Cayuga Medical Center at Ithaca

Ithaca, NY

69,000 gross square feet


The original 1979 HOLT design for Cayuga Medical Center at Ithaca created two splayed patient wings overlooking Cayuga Lake projecting outward from the main hospital block.

The racetrack plans contained a mix of single and double patient rooms. The striking saw-tooth exterior facades afforded patients with direct lake views from their beds.


Twenty-five years later HOLT designed renovations to these wings retaining the original design concept, but making substantive upgrades to the cores to embrace current nursing/patient care models, improve staff efficiency and lower patient response time. The traditional nurse stations were reconfigured to accommodate central documentation, dictation, and caregiver interaction. In addition, outboard nursing pods keep nursing staff closer to patients they serve with fewer distractions. This configuration allows for staffing expansion and contraction to adjust for day or night shifts, as well as fluctuations in patient census. Each core includes a private meeting room for doctors, staff, and family members to discuss patient treatment.


Existing double rooms were redesigned to be typically used in single bed configuration, but still allow for easy conversion to a double. Rooms were zoned around the bed with family functions outboard and nursing functions inboard. Sleeper sofas create the feeling of a living room and allow family members to comfortably stay overnight. Indirect lighting options are patient-controlled. Built in oak wardrobes include open shelves for personal patient objects, and individual toilets include free form integral sinks with a personal storage niche, decorative lighting, and designer fabrics using a soft color palette to create a hotel ambience. These added personal amenities and improved level of staff care reduce patient stress and improve patient outcomes.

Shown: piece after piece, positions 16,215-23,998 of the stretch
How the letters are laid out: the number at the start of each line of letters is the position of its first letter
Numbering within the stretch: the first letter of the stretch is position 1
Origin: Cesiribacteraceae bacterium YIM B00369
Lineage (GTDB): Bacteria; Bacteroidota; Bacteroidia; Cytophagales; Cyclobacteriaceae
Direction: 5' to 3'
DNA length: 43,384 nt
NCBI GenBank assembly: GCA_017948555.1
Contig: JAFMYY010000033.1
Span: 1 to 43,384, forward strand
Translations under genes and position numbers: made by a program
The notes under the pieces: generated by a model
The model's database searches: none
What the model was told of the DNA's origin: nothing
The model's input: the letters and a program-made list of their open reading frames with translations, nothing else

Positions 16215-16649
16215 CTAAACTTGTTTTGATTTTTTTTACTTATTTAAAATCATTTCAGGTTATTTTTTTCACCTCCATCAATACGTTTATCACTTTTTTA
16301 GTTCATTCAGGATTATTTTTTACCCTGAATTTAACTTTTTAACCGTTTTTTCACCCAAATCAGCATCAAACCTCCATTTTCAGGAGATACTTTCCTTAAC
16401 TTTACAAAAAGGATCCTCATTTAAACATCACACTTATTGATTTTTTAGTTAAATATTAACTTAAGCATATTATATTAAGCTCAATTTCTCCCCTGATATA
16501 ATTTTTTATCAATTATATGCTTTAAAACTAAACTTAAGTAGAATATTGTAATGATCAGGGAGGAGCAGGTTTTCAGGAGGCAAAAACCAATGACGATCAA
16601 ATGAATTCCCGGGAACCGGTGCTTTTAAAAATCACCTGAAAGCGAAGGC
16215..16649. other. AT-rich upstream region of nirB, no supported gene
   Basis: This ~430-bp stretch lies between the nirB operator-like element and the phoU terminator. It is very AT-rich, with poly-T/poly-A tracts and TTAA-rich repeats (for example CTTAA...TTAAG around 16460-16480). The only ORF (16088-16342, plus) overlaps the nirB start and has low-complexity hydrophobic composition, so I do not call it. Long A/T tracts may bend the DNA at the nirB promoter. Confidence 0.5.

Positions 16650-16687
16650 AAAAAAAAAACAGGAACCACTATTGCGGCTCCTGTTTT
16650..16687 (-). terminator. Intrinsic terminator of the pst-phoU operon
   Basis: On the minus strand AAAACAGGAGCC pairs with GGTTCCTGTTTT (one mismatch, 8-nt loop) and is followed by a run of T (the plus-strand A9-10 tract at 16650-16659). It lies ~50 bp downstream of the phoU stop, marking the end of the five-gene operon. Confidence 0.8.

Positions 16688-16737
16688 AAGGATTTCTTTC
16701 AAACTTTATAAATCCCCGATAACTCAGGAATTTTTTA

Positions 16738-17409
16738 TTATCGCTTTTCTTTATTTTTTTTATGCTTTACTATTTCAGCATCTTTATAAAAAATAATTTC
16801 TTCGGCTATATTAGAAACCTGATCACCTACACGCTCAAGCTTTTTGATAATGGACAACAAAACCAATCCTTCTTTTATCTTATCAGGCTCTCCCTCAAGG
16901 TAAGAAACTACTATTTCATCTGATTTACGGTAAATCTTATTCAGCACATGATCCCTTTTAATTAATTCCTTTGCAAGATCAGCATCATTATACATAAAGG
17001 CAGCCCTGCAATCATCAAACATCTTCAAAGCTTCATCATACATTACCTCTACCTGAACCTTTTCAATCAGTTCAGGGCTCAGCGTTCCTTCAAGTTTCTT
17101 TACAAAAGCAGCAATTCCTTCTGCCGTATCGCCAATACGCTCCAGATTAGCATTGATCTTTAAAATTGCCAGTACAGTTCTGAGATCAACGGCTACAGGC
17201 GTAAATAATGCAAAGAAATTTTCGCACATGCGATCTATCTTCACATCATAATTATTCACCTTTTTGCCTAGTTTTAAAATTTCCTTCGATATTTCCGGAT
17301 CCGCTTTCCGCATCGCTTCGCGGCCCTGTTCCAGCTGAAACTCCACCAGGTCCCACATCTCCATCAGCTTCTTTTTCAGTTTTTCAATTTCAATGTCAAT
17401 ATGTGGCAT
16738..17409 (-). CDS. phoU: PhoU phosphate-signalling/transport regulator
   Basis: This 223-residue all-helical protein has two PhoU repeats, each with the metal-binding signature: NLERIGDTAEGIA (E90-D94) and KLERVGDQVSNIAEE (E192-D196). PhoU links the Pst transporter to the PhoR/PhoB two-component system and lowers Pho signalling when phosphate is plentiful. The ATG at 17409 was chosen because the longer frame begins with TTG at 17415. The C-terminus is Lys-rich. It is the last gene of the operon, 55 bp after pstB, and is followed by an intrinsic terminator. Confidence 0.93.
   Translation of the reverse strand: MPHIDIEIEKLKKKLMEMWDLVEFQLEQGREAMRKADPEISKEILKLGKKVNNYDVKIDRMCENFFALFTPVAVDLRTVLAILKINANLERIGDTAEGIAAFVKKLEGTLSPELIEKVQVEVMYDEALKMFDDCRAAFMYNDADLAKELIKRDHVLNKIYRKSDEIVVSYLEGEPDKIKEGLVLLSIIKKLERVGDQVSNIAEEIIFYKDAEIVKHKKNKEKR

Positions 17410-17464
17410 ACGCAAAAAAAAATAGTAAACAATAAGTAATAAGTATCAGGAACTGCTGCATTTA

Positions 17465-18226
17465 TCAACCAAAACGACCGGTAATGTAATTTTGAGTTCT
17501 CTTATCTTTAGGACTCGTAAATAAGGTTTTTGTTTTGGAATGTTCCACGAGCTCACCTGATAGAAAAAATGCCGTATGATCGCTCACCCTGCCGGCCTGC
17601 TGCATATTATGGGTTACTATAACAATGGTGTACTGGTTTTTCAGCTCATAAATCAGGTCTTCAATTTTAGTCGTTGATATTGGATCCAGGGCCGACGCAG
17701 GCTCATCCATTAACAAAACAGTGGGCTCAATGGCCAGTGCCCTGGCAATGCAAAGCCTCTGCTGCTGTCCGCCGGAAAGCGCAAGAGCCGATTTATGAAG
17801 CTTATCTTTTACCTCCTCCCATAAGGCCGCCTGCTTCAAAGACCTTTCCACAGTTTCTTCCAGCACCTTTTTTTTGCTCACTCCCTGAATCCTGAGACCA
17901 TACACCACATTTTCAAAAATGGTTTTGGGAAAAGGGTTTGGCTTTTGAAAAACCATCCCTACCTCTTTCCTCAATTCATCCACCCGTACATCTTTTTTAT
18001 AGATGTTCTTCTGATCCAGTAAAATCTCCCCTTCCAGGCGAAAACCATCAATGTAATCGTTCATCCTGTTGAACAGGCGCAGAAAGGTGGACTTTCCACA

New family lounges located between the entrances to the two patient wings and opposite the main elevators overlook the central garden and lake. Sculptural, soft seating with a table and chairs for families are shielded from public view behind decorative glass screens. These semi-private spaces provide families with a quiet space outside the patient unit.


For more information about this project contact Paul A. Levesque II, AIA, LEED AP:


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